Our latest Q&A here at Awful Announcing goes in a new direction – a conversation with one of the top sports bloggers on the web.  Over two parts, we’ll feature highlights from our interview with Christopher Harris, better known to millions of readers as The Gaffer from EPL Talk.  EPL Talk is one of the top soccer blogs on the web and one of the most popular sports blogs anywhere.  The Gaffer was kind enough to talk to us about a myriad of topics involving the blogosphere and soccer coverage in the USA.  In Part I, The Gaffer talks to AA about the founding of EPL Talk, the impact of the sports blogosphere, and his thoughts on David Beckham.

Q: What went into the founding of EPL Talk?

A: Back in 2005 I was sitting at home watching a Premier League match on Fox Sports World, where maybe there was one match a weekend live, and thinking, wouldn’t it be great if I could online chat with people from around the United States, and try to build a community.  That was the initial vision and idea behind EPL Talk.  Originally it was going to be a chat site, then the more I thought about it, well a chat is great but that means many people have to be online at the same time.  Rather than just focus on chats, I expanded it into articles, a podcast, and then it grew from there.  In November 2005 I launched EPL Talk with no budget, no listeners, no readers, no nothing and just slowly but surely it grew over time.  The timing was perfect because soon thereafter, with the 2006 World Cup, in the United States soccer became more popular and then the Premier League began to take off in America.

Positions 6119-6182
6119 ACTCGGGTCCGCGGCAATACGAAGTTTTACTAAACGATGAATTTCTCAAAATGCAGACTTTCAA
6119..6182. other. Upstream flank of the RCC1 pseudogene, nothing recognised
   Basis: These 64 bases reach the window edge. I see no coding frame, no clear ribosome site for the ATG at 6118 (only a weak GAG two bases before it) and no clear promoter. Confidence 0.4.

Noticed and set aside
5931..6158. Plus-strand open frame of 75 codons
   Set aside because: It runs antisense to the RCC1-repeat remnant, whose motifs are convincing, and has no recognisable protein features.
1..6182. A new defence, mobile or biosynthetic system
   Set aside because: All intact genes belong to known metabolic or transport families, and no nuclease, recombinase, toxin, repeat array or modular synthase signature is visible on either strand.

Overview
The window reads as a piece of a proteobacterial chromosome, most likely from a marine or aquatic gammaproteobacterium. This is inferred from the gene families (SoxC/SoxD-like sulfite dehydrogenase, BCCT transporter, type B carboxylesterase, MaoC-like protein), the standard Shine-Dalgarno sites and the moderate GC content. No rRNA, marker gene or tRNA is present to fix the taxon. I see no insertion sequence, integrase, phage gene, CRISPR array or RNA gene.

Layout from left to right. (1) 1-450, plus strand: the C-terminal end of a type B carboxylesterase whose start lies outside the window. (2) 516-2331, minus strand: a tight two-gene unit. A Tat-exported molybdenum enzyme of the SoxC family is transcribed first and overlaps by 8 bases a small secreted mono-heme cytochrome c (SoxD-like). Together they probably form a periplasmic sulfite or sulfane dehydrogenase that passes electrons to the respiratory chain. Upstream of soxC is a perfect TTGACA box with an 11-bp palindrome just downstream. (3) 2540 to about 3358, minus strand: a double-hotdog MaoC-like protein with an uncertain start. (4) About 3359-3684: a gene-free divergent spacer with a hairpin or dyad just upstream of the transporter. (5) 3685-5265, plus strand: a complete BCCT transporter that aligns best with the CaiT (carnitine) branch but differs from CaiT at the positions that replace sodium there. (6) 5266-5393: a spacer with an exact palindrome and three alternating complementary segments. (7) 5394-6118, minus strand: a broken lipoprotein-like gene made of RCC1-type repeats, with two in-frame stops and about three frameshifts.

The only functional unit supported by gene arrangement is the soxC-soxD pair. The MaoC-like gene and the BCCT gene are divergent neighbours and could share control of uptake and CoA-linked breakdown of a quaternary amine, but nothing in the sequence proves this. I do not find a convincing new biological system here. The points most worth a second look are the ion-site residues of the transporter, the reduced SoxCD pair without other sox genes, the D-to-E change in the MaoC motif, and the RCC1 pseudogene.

Q: You started EPL Talk with no readers, what has that grown to since you started in 2005?

A: For the past 30 days, we’re at 300,000 unique visitors a month.  Going back to the World Cup last summer, we hit a million unique visitors during the heart of the World Cup.  Since 2005, we’ve actually created more sites and added those onto the EPL Talk network.   We have 9 sites in total covering everything from the German league to the Spanish league to Major League Soccer, etc.  Across the board, it’s probably close to a half million unique visitors now.

Q: From your perspective, how have you seen the blogosphere and new media impact sports coverage?

A: It’s really transformed the industry.  You go back to 2005 or even before then, blogs were seen as some crazy guy typing up a blog out of his bedroom about you name it.  But, really these days, blogs more often than not are actually breaking the news.  Whether it’s scoops or stories, often times they are actually broken by the blogs, not always, there is still a place for major newspapers of course.

The other thing too is that there are blogs actually leading the actual coverage of the game.  One example is Zonal Marking by Michael Cox out of England.  It’s a blog about football tactics, but one blog has changed how the (UK) Guardian talks about the game, he’s doing work with ESPN – it’s heightened the level of discussion and discourse about football tactics…  EPL Talk has broken many stories, for example Manchester United touring the United States this summer…  It’s blogs that go into areas that mainstream media doesn’t go into.